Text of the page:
Viewing Posts by Mike Frenette
A recent question on Quora prompted me to spend 20 minutes writing an answer because I believe it to be a critically important question.
The question was "How is strategic management used in project execution?" I didn't really want to answer that question, so I indulged myself and changed it to “How does project management fit with strategic management?”
Organizations must have a strategy. If they don’t, let’s just stop the conversation here.
Strategy needs to have a plan of execution. It is of no use for a bunch of executives to fly to some resort somewhere and dream up a strategy, then fly back, dispersing it to the minions, expecting that they will run off in all directions implementing it exactly as they envisioned. Strategy without execution is no more than a puff of smoke. It is where the rubber meets the sky, as we used to say at Michelin Tires.
Now let’s talk about projects. This is where the rubber meets the road. Others may have said that Projects are used to execute a strategy, and therefore must be aligned with the strategy.
I take a slightly different view. That is, Portfolios of Programs and Projects must align with the Strategic Intent of the organization.
Portfolios are often based on business units, answering the question “To be successful, what set of Programs and Projects must my part of the organization execute over this period of time, and for which I have funding, in order to meet the business goals set out for my part of the organization, interleaving with other parts of the organization?” The period of time may be a year, three years, five years or more; or changing continuously as in Agile Organizations - another topic.)
So you might ask, “What is a Program, then?”. I’m glad you asked.
A Program is a series of inter-related, and possibly inter-dependent projects, all of which must be executed to achieve a business benefit or set of benefits. That is, if any one of the projects is not executed (not necessarily at the same time), the business benefit cannot be achieved.
So - Projects are part of Programs (and for various reasons, if we define it this way, we must also say that a Program may contain many Projects or even only one Project). Projects deliver products, usually on time, on budget and to the desired level of quality using either traditional (predictive) or Agile (adaptive) methods. Products of projects are used to realize the benefits defined in the strategy and in this way set the stage for delivery of benefits, albeit not the actual benefits themselves. Benefits Realization Management is another topic for another day.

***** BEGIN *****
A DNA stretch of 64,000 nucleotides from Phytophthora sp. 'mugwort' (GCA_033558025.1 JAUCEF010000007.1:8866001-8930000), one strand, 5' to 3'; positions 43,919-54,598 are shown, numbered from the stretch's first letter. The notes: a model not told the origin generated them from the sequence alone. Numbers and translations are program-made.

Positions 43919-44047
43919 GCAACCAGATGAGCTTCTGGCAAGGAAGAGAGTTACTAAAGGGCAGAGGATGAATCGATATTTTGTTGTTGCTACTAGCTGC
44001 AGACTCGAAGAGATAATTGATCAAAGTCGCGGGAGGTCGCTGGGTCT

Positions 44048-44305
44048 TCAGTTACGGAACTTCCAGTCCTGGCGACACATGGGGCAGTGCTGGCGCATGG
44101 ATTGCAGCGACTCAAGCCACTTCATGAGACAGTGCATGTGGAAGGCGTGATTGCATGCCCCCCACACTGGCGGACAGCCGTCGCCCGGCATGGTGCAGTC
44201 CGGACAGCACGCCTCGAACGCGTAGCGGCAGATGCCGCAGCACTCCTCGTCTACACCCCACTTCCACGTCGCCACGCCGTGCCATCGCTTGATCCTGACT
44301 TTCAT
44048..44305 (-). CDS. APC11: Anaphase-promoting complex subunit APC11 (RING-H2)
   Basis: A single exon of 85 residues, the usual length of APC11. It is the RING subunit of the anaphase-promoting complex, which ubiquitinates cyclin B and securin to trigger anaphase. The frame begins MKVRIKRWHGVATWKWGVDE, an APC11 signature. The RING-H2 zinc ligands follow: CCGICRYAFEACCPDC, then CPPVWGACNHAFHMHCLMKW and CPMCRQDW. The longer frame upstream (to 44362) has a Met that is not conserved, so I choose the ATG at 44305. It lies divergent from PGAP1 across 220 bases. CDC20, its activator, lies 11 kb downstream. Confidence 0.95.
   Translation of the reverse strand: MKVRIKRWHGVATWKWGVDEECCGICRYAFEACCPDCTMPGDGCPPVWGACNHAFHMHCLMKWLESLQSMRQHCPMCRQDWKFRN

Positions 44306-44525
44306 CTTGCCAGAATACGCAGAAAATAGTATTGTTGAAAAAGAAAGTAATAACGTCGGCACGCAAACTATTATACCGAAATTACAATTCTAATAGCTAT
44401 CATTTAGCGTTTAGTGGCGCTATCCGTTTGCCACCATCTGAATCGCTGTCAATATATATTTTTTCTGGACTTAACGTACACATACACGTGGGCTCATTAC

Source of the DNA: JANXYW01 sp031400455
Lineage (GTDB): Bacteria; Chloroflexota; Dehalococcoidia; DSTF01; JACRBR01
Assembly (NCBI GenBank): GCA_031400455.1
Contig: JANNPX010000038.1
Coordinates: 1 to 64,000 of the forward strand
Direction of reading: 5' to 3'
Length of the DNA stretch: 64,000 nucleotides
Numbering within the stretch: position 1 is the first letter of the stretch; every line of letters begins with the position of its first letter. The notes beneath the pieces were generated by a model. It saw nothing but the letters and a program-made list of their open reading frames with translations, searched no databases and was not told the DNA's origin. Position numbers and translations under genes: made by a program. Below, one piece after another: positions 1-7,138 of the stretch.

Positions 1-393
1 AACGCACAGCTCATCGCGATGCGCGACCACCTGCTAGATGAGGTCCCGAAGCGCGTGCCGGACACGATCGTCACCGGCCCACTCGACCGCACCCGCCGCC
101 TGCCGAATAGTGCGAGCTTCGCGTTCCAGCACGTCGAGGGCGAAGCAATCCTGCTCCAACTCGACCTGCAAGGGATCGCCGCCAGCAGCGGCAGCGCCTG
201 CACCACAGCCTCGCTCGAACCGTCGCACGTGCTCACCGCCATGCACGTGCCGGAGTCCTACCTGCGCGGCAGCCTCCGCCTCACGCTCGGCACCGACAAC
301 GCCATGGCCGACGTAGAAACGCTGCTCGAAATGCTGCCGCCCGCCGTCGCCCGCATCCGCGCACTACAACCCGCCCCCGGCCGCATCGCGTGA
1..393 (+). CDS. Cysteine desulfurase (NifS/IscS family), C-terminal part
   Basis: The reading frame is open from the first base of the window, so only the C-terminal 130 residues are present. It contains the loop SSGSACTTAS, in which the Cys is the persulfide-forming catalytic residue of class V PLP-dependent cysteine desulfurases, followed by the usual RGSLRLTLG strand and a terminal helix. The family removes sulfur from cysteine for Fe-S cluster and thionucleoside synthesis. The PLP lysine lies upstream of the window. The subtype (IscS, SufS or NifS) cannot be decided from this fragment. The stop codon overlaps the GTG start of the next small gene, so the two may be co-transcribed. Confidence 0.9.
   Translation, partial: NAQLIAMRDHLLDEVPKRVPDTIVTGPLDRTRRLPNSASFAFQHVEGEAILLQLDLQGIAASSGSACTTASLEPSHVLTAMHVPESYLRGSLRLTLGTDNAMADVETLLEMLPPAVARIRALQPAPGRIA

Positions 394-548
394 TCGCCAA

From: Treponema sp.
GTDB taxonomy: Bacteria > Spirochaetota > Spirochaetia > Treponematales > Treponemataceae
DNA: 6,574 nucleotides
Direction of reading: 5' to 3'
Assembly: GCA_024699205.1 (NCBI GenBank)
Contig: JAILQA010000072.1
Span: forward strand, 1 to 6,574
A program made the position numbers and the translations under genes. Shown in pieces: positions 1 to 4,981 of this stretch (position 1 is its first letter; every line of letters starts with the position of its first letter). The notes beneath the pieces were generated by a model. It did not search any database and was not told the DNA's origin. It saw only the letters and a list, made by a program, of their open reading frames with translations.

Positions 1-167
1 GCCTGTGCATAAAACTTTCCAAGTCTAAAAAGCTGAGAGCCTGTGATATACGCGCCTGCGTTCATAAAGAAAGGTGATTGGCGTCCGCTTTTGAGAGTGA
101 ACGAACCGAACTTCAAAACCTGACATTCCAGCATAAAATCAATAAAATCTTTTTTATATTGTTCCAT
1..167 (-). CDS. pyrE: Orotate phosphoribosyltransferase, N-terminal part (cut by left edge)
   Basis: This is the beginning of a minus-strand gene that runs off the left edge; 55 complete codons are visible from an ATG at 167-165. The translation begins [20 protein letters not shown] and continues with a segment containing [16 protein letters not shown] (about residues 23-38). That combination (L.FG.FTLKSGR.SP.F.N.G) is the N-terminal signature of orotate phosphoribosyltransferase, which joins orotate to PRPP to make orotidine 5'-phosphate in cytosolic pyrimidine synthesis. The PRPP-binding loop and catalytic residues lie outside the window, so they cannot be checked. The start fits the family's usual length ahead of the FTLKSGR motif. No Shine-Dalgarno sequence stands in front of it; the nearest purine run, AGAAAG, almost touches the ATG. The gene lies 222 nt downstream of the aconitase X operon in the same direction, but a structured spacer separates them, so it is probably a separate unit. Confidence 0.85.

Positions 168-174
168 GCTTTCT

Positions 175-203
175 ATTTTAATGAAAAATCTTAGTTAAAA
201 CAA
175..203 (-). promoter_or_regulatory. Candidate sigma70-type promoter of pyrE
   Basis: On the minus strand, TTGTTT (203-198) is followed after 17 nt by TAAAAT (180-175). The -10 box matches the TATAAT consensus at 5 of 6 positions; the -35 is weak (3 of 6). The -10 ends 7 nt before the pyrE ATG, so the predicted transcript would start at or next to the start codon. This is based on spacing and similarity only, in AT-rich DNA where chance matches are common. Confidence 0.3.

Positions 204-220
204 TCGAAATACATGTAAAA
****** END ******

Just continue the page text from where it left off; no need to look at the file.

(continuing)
So how does all this answer the [modified] question?
Strategy is a must-have for any organization. Implementation or execution of Strategy has to be funded and planned. The best way to do this, in my view, is through Business-defined Portfolios containing Programs and Projects, that are created to be in lock-step with the Strategy, and through which executives who created the strategy cause their vision to become a reality.
It goes without saying that executives who implement their Strategies this way must provide the organizational resources required: their personal support, funding, people, and careful attention to change and how it will impact the organization. This raises the specter of Organizational Change Management, also a topic for another day.
I believe executives who set strategy and then empower their people to deliver it, providing the required resources and support whenever they need it, represent the epitome of Servant Leaders. Set the direction, trust your people and give them what they need to do the job.
What do you think? What is happening in your organizations? Is strategy delivery baked into your DNA? Or is it an annual talk about corporate vision that does little but excite people for a few hours a year?
In our jobs as project managers, we often find ourselves thrust into situations requiring us to share our knowledge to help others be successful. But that is not a problem for us: it’s an opportunity to help others become leaders - a main tenet of servant leadership. And what stronger leadership is there than a PMO formed through a mix of best practices from credible sources, collaboration and consensus among the PMs in your organization?
So you are an excellent project manager and your skills have been recognized: a high success ratio in the projects you manage, high technical expertise, outstanding interpersonal skills and an ability to boil complex theory down into comprehensible, practical and applicable processes in your organization. You have been chosen. Now it is time to set up the PMO.
There have been been many books and articles written on how to set up a PMO and how to make it successful. There have also been many written on why PMOs fail, the types of PMOs and whether a PMO should be a provider of good practices or a provider of PM services. You must be well aware of success metrics for your PMO. You must learn lessons from those who have tried and succeeded or tried and failed, and you must know the type of PMO you have been mandated to create.
PMs are a strong-headed bunch. They are in control of their own project organizations, often have a lot of autonomy, and may (believe it not) actually be resistant to change, much like many people in a multitude of organizations. So, you will be challenged with inviting their input, collectively separating the wheat from the chaff, having them feel they have had input and have been part of gaining consensus on ways to change to improve project success rates without undue process and fanfare.